Big relief for option writers - change in tax audit criteria
We've written about the problems associated with loss from F&O and tax audit before. The ICAI has gone and given a small relief to F&O traders.
Option premium for option writers is no longer included in turnover. Read on to understand the implications.
What's the big change?
Traditionally, the option premium on sale of options was included for "Turnover" calculation for income tax purposes. This meant that F&O turnover often showed a ridiculously high amount (and we were forced to explain this to unsuspecting traders).
Now, life is easier - option premium is no longer considered for calculating turnover.
Here's how turnover for F&O purposes will be calculated:
The total of positive and negative or favorable and unfavorable differences
Reverse trade difference
Premium received on sale of options - only in case of physical settlement (accordingly, not applicable to F&O trades on the stock market).
Direct Impact on Tax Audit
Year after year, unsuspecting F&O traders were forced to get a tax audit if their turnover exceeded INR 10 crore.
While this limit of INR 10 crore remains unchanged, F&O traders might not need a tax audit now that premium on sale of options is not included.
Considering that only positive and negative differences will be considered (in most cases), turnover from F&O transactions will be significantly lower. This means no tax audit.
Don't forget the implications under 44AD though. That might still result in a tax audit. Read our article on loss from F&O to know more.
What is Section 44AD?
Section 44AD is the presumptive taxation scheme for businesses.
A resident individual or partnership firm can opt for the presumptive taxation scheme on business income. They can declare 6% (or 8%) of their total receipts as Income from business.
Why does Section 44AD affect F&O transactions?
First up, it's important to note that futures and options (F&O) transactions are treated as business income under the Income tax act.
Now, this is where it becomes dicey. If your actual profit is less than 6% of turnover, there's no way to show lower than 6% as profit without getting a tax audit done. This is because of the language of Section 44AD:
(4) Where an eligible assessee declares profit for any previous year in accordance with the provisions of this section and he declares profit for any of the five assessment years relevant to the previous year succeeding such previous year not in accordance with the provisions of sub-section (1), he shall not be eligible to claim the benefit of the provisions of this section for five assessment years subsequent to the assessment year relevant to the previous year in which the profit has not been declared in accordance with the provisions of sub-section (1).
(5) Notwithstanding anything contained in the foregoing provisions of this section, an eligible assessee to whom the provisions of sub-section (4) are applicable and whose total income exceeds the maximum amount which is not chargeable to income-tax, shall be required to keep and maintain such books of account and other documents as required under sub-section (2) of section 44AA and get them audited and furnish a report of such audit as required under section 44AB.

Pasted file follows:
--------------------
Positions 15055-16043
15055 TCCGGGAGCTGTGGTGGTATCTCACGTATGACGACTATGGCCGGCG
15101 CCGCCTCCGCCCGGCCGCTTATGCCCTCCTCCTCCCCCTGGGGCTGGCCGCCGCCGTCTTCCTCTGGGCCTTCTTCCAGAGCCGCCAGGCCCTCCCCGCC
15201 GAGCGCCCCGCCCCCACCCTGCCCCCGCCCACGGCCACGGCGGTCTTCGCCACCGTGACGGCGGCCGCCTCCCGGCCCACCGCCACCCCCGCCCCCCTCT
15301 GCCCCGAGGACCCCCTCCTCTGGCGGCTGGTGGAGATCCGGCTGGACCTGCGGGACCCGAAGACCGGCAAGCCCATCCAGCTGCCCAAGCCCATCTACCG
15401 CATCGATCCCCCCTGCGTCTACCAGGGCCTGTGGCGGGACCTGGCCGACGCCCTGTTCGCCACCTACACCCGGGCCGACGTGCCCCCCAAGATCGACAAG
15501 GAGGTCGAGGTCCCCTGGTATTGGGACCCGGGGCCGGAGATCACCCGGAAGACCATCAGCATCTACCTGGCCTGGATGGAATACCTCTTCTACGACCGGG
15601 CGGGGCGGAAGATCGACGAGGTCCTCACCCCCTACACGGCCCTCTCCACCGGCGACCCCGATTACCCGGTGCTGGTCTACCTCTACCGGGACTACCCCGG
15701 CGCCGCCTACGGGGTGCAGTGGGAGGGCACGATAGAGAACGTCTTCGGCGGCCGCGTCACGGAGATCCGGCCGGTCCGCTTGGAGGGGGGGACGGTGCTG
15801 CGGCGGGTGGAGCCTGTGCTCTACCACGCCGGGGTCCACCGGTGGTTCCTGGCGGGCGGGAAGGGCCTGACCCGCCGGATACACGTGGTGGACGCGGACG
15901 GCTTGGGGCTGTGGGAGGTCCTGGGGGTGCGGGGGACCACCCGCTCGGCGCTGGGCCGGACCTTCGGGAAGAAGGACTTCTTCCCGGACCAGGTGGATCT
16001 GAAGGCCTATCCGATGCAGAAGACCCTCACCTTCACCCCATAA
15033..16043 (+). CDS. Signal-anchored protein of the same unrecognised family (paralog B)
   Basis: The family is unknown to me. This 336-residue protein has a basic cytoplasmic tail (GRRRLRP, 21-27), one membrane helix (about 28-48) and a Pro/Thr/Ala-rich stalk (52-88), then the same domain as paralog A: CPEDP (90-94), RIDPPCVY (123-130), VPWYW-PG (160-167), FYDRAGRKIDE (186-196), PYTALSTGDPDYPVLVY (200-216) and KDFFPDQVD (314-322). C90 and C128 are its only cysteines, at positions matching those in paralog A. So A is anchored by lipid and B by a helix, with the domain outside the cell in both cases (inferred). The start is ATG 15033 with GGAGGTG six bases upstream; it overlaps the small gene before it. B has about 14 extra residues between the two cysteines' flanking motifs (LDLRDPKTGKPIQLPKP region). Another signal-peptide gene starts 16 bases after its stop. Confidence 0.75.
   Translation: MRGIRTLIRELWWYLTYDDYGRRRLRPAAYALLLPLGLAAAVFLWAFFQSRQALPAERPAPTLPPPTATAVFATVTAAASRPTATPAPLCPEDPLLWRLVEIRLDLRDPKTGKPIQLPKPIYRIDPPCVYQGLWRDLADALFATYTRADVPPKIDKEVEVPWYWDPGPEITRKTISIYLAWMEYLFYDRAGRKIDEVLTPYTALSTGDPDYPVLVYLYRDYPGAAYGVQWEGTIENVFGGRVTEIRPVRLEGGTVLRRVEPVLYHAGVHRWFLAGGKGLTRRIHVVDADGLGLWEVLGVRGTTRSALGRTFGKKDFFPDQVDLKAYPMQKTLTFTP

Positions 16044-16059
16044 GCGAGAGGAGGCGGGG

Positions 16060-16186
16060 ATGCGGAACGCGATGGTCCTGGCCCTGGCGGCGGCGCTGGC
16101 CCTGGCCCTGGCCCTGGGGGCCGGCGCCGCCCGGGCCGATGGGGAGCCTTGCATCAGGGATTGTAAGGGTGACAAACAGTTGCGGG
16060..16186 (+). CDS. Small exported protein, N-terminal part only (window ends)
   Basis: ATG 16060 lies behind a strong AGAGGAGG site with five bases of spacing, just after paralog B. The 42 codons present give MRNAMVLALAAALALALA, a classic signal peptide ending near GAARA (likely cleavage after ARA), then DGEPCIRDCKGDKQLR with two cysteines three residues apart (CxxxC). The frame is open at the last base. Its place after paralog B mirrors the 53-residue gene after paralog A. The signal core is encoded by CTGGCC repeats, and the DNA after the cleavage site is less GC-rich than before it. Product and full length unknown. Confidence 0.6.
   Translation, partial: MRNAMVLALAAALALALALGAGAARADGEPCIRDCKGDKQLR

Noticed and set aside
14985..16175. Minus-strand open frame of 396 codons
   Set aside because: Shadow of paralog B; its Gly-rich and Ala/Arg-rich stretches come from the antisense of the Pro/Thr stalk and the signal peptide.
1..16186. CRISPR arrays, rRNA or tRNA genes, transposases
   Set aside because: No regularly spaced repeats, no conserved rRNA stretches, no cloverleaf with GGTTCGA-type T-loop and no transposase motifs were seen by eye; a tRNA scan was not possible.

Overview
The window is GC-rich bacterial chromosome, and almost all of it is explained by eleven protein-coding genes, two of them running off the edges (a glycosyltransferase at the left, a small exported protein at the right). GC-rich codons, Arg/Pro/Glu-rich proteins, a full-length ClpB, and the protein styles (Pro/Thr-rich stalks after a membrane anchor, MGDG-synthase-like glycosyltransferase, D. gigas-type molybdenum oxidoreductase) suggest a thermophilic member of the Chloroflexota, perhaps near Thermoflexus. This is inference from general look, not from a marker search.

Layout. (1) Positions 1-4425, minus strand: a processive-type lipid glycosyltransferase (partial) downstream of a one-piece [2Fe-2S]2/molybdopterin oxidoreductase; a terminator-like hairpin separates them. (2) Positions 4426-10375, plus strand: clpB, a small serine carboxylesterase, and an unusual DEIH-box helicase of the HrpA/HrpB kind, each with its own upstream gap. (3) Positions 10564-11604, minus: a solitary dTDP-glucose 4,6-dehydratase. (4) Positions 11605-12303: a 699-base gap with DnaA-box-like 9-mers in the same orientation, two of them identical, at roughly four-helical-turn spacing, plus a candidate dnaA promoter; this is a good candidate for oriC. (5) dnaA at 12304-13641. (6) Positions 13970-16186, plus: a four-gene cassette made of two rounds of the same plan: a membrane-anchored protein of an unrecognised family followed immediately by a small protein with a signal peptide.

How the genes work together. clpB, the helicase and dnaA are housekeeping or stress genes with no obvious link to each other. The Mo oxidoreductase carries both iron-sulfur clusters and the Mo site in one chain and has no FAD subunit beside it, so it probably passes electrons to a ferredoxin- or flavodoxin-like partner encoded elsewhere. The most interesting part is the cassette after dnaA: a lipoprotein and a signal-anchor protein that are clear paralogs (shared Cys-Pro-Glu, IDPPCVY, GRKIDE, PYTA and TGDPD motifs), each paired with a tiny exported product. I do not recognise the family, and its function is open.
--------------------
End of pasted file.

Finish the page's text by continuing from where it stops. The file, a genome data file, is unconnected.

We know you didn't even bother reading the above sections. Don't worry - we're here to explain.
If your turnover from F&O transactions is less than INR 2 crore, you fall under Section 44AD
If your actual profit is less than 6% of turnover (or you have made a loss), you would obviously not want to show excess income in your ITR
If you don't show 6% of turnover as profit, you are an "eligible assessee" who has not declared profits from business in accordance with Section 44AD.
Considering the above, you will need to get a tax audit done.
How does the change affect Section 44AD?
If you made an F&O loss, nothing changes. You still need a tax audit.
If you made a (small) profit, you might be in luck. Due to the earlier regulations, turnover would often be a ridiculously high amount. 6% of this amount was often much higher than the profit you made. To show your actual profits, you would often need a tax audit to ensure you didn't pay too much tax.
Let's see how this plays out with an example:
Mr Future made F&O trades in FY 2022-23 as under:
Positive and negative differences - INR 1 Lakh
Option writing premium - INR 1 crore
Reverse Trades - INR 0
Actual Profit - INR 60,000
Under the original regulations: Turnover = INR 1.1 crore
Profit under 44AD = INR 6.6 lakh
Actual Profit = INR 60,000
You need a tax audit to show your actual profit
Under revised regulations:
Turnover = INR 1 lakh
Profit under 44AD = INR 6,000
Actual Profit = INR 60,000
No more Tax Audit
Need help sorting out your F&O transactions and figuring out if you need a Tax audit? Contact us! Our team will be happy to help.